To trade successfully, the first thing you should learn is how to identify trends. A trend provides numerous trading opportunities, so learning to identify it on a price chart is vital.
A trend is an overall market direction for a certain period. The period depends on the timeframe you trade on. There are three trend types: uptrend, downtrend, and sideways. Interestingly, those who buy and push the price are called bulls, while those who sell and pull the price are called bears. These terms originated in the early 18th century.
Although you can identify a trend by eye, there are several tools that will help you do it more accurately. Keep reading to discover how to identify the trend on charts at low speed.
1. Highs and lows
The first sign of a trend is sequential highs and lows. When a price forms lower highs and lower lows, it’s a downtrend. When a price sets higher highs and higher lows, it’s an uptrend. When a price moves horizontally so that highs and lows are almost at the same level, it’s a sideways trend.
To make it easier to identify a trend, you also can connect highs and lows so that the trend is framed. The lines connecting peaks and lows are called trendlines. They are automatically implemented in any trading platform. On the chart below, two trendlines frame a downtrend.
Note: there should be at least two points to draw a trendline. A trendline breakout is used as a signal of a trend reversal.
How to find the trend of a graph? Every trend has a specific period which depends on the timeframe. For instance, a trend lasts for several hours on a minute timeframe, several days on an hourly timeframe, and months and even several years on daily charts. A timeframe helps traders understand whether it’s a real trend or a short-term retracement.
For instance, if you see 10-day candlesticks, it’s not a trend. However, if you see 10-minute candlesticks, it’s a trend.
4. Moving average
Another way to identify a trend is to use trend indicators. The list isn’t limited to a moving average (MA), ADX, and parabolic SAR. There are other tools you can implement to frame a price direction.
A simple moving average is a lagging indicator, so it provides a reliable sign of a trend formation. The rule is simple: when candlesticks are above the MA, it’s an uptrend. When candlesticks are below the MA, it’s a downtrend. If the MA moves sideways, it’s a sideways trend.
As soon as the MA changes its location regarding candlesticks, it’s a sign of a trend reversal.
An ADX indicator itself doesn’t reflect a market direction. However, it helps traders determine how strong the trend is. The ADX line moves within the 0-100 range.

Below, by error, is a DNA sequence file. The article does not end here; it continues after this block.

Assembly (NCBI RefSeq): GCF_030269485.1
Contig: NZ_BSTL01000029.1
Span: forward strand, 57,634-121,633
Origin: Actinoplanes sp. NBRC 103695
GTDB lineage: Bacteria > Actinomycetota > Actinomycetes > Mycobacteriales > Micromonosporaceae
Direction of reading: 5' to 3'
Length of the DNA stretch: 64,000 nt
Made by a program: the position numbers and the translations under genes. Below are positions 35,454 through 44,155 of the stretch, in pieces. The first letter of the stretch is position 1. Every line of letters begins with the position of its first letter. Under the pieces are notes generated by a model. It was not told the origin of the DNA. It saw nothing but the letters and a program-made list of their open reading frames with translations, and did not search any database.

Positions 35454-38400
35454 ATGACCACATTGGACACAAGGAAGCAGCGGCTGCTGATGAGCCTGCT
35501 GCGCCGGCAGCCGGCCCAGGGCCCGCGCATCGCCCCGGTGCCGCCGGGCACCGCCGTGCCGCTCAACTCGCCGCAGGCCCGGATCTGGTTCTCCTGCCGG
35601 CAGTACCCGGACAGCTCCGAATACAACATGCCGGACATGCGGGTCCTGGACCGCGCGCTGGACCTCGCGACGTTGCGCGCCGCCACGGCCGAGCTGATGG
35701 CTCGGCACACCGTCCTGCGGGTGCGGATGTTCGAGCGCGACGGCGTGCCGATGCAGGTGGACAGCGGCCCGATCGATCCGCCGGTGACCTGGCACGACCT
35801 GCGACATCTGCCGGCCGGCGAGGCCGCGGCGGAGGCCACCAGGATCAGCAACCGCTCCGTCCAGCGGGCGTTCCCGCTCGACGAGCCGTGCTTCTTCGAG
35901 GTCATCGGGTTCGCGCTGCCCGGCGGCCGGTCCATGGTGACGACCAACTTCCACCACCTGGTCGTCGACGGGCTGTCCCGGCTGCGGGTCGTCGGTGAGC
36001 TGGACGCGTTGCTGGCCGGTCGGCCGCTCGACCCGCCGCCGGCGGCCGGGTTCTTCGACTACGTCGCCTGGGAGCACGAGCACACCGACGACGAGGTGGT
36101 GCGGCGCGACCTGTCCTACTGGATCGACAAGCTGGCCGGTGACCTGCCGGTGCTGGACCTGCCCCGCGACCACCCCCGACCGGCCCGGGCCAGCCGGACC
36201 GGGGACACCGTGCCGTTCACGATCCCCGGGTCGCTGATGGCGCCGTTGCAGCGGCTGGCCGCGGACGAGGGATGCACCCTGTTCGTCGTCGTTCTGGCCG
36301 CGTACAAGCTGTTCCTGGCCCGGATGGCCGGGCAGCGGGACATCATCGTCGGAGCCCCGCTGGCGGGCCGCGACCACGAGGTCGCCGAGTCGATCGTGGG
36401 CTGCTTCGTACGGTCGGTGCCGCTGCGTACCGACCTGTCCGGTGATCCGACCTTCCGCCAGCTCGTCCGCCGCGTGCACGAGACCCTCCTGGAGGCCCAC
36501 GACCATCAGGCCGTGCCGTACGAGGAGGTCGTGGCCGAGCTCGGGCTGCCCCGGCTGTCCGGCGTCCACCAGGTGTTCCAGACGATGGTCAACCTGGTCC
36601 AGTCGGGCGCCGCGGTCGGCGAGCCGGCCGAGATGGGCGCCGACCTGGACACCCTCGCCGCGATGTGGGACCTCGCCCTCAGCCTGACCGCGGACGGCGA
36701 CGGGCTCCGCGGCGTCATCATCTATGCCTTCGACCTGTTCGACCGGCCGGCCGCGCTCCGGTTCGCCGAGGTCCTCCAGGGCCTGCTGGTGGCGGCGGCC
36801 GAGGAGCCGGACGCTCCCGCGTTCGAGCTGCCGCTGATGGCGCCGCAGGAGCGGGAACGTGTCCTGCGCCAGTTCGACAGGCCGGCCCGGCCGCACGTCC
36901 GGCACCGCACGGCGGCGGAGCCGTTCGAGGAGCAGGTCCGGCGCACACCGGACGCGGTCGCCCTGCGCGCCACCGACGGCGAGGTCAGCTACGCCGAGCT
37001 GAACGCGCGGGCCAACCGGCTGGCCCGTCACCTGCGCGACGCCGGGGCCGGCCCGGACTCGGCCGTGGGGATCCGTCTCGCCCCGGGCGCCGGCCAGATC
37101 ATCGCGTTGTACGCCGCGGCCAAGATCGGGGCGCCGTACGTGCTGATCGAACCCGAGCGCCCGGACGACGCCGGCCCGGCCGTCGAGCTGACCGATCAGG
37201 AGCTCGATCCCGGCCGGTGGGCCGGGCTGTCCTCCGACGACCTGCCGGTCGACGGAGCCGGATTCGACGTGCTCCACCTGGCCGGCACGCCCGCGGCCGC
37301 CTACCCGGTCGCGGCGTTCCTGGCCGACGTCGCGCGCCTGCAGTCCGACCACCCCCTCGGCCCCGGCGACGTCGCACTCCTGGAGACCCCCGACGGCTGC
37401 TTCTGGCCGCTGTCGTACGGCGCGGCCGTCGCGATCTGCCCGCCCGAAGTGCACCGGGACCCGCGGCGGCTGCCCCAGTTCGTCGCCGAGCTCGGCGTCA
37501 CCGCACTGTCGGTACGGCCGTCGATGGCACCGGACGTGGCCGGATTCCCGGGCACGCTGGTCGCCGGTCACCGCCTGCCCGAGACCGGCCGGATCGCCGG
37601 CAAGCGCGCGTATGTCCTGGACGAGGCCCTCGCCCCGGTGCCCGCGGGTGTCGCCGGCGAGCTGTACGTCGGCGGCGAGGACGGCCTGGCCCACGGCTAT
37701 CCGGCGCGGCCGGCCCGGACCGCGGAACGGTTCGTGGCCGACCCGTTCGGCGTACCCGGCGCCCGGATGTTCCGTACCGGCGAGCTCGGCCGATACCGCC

- 0-25. If the indicator moves within the 0-25 range, there is no trend.
- 25-50. When the indicator moves to the 25-50 range, the trend is strong.
- 50-75. If the trend is very strong, the indicator moves within the 50-75 range.
- 75-100. If the trend is extremely strong, the indicator rises to the 75-100 range.
6. Parabolic SAR
It’s a simple indicator that reflects when the trend is up and down. However, it doesn’t work when the price moves sideways.
How to identify the trend on charts with parabolic SAR? Simple. If there are at least three dots above candlesticks, it’s a downtrend. If there are at least three dots below candlesticks, it’s an uptrend.
Note: the indicator also reacts to retracements. Therefore, you should combine it with other tools to determine the overall trend.
There are reversal and continuation chart patterns. If you have identified the current trend, patterns will allow you to understand whether it will continue or reverse.
The most popular continuation patterns are flags, wedges, pennants, and rectangles. Also, traders often use such reversal patterns as head and shoulders and inverse head and shoulders, double top/bottom, and triple top/bottom.
Patterns allow for determining the trend, and they have specific rules on how to enter and exit the market.
How to identify the trend of a graph?
It’s easy to identify a trend. You can do it by eye. However, you can implement different tools, including chart patterns and trend indicators, to ensure it’s still valid and strong. Always frame trends as trendlines also work as support and resistance levels. This will help you set additional trades.